✊🏿 Black Lives Matter. Please consider donating to Black Girls Code today.
⚡️ Concerned about the grid? Kyle Baranko teaches how to predicting peak loads using XGBoost. Register for the August webinar!

Plot_pacf, plot_acf, autocorrelation_plot and lag_plot

Hello everyone,

I followed a tutorial to do forecasting, who uses Matplotlib , but I don’t like it. I mean, I found more beautiful Plotly, because you can interact with graphics . So, I looked the documentation to convert Matplotlib to Plotly, but I don’t how can I do it and if I can do it, as I don’t have the data using the Matplotlib functions (plot_pacf, plot_acf, autocorrelation_plot and lag_plot) . I would like to ask if someone have any idea how to do it. I checked on Github the code of those functions, but nothing.

Thanks for helps.


I am having the same problem as @zero94. I would like to use plotly to plot acf and pacf. I already tried to convert the plots generated by pandas library to plotly (I followed the instructions in the documentation as well), but I got three different warnings:

  1. “Blended transforms not yet supported. Zoom behavior may not work as expected.”
  2. “Bummer! Plotly can currently only draw Line2D objects from matplotlib that are in ‘data’ coordinates!”
  3. “Dang! That path collection is out of this world. I totally don’t know what to do with it yet! Plotly can only import path collections linked to ‘data’ coordinates”

Is it possible to generate this type of plots by using plotly?

Thanks in advance.

I had the same issue and my solution was as followed:

from statsmodels.tsa.stattools import pacf
import plotly.graph_objects as go
# df['sum'] is my time series where i want the pacf of.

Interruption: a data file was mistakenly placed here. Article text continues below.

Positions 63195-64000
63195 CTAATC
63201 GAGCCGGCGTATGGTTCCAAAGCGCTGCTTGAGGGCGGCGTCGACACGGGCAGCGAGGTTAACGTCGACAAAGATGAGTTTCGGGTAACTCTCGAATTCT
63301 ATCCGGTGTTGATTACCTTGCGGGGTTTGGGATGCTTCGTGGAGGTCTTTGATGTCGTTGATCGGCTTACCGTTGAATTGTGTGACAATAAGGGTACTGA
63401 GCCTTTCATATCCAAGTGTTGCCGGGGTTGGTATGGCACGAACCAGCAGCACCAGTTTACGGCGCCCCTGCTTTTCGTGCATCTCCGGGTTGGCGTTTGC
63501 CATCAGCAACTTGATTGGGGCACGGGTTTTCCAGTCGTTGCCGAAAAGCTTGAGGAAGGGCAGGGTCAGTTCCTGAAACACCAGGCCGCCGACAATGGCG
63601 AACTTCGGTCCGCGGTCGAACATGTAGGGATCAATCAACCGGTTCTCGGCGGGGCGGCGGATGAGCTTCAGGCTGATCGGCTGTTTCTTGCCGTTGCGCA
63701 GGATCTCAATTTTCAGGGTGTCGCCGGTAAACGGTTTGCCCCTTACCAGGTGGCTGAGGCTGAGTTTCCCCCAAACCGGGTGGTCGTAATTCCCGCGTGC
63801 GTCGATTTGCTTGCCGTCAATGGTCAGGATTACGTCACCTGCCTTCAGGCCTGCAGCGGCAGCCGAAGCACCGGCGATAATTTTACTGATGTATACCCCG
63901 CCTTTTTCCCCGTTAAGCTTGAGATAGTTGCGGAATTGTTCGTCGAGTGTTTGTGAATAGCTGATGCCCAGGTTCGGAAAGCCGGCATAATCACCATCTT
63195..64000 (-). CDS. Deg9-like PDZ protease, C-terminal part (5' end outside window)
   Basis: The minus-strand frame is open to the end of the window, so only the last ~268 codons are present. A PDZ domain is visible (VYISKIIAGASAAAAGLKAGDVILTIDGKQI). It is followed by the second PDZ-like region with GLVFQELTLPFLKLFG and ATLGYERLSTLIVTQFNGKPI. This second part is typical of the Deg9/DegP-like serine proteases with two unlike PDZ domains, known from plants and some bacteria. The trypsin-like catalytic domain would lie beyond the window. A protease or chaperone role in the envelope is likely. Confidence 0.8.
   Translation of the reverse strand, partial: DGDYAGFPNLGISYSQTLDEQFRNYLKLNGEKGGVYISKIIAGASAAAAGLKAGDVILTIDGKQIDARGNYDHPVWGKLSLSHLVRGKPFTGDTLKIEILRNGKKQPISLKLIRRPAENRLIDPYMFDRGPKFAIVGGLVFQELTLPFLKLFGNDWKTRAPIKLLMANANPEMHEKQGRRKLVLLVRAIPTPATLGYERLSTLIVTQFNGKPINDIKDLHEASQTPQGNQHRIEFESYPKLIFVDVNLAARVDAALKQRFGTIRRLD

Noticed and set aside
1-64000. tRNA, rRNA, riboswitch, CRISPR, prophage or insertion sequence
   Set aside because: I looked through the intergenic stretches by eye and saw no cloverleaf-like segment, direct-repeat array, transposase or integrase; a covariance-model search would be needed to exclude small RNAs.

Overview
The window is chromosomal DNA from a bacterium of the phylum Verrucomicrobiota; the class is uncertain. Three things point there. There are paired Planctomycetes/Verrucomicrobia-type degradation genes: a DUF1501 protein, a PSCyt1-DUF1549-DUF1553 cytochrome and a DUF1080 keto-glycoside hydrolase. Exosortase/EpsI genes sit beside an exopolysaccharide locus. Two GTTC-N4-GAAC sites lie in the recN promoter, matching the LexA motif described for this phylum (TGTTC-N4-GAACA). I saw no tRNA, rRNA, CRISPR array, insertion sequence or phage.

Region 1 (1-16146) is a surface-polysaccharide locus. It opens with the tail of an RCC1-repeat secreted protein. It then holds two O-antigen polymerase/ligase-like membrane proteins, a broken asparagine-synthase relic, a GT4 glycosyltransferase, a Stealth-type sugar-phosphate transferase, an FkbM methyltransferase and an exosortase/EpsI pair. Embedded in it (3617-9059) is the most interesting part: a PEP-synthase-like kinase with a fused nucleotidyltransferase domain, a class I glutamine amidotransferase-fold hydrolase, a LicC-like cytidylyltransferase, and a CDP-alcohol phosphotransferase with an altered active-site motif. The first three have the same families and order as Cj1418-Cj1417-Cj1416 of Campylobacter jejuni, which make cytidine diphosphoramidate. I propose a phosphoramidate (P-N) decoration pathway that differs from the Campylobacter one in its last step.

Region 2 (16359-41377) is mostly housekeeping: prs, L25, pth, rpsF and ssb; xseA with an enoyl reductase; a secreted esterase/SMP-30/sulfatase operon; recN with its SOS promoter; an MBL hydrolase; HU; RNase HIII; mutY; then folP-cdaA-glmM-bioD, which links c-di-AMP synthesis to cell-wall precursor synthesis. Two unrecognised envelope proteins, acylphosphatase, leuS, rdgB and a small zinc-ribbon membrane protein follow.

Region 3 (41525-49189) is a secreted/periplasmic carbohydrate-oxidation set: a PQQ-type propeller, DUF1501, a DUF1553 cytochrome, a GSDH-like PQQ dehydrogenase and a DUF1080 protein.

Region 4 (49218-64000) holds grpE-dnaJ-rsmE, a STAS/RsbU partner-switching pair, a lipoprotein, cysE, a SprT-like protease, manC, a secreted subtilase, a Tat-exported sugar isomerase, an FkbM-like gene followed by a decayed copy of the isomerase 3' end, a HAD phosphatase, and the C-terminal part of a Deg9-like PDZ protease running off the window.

df_pacf = pacf(df['sum'], nlags=300)
fig = go.Figure()
    x= np.arange(len(df_pacf)),
    y= df_pacf,
    name= 'PACF',
    title="Partial Autocorrelation",
    yaxis_title="Partial Autocorrelation",
    #     autosize=False,
    #     width=500,

I hope this solution helps someone :slight_smile:

All you gotta do is pass the series as a function argument and it will give you ACF plot. And add an extra argument True if you want the PACF plot.

def create_corr_plot(series, plot_pacf=False):
    corr_array = pacf(series.dropna(), alpha=0.05) if plot_pacf else acf(series.dropna(), alpha=0.05)
    lower_y = corr_array[1][:,0] - corr_array[0]
    upper_y = corr_array[1][:,1] - corr_array[0]

    fig = go.Figure()
    [fig.add_scatter(x=(x,x), y=(0,corr_array[0][x]), mode='lines',line_color='#3f3f3f') 
     for x in range(len(corr_array[0]))]
    fig.add_scatter(x=np.arange(len(corr_array[0])), y=corr_array[0], mode='markers', marker_color='#1f77b4',
    fig.add_scatter(x=np.arange(len(corr_array[0])), y=upper_y, mode='lines', line_color='rgba(255,255,255,0)')
    fig.add_scatter(x=np.arange(len(corr_array[0])), y=lower_y, mode='lines',fillcolor='rgba(32, 146, 230,0.3)',
            fill='tonexty', line_color='rgba(255,255,255,0)')
    title='Partial Autocorrelation (PACF)' if plot_pacf else 'Autocorrelation (ACF)'

The function assumes you have imported the necessary functions (not the plot ones, the array ones) from statsmodels library.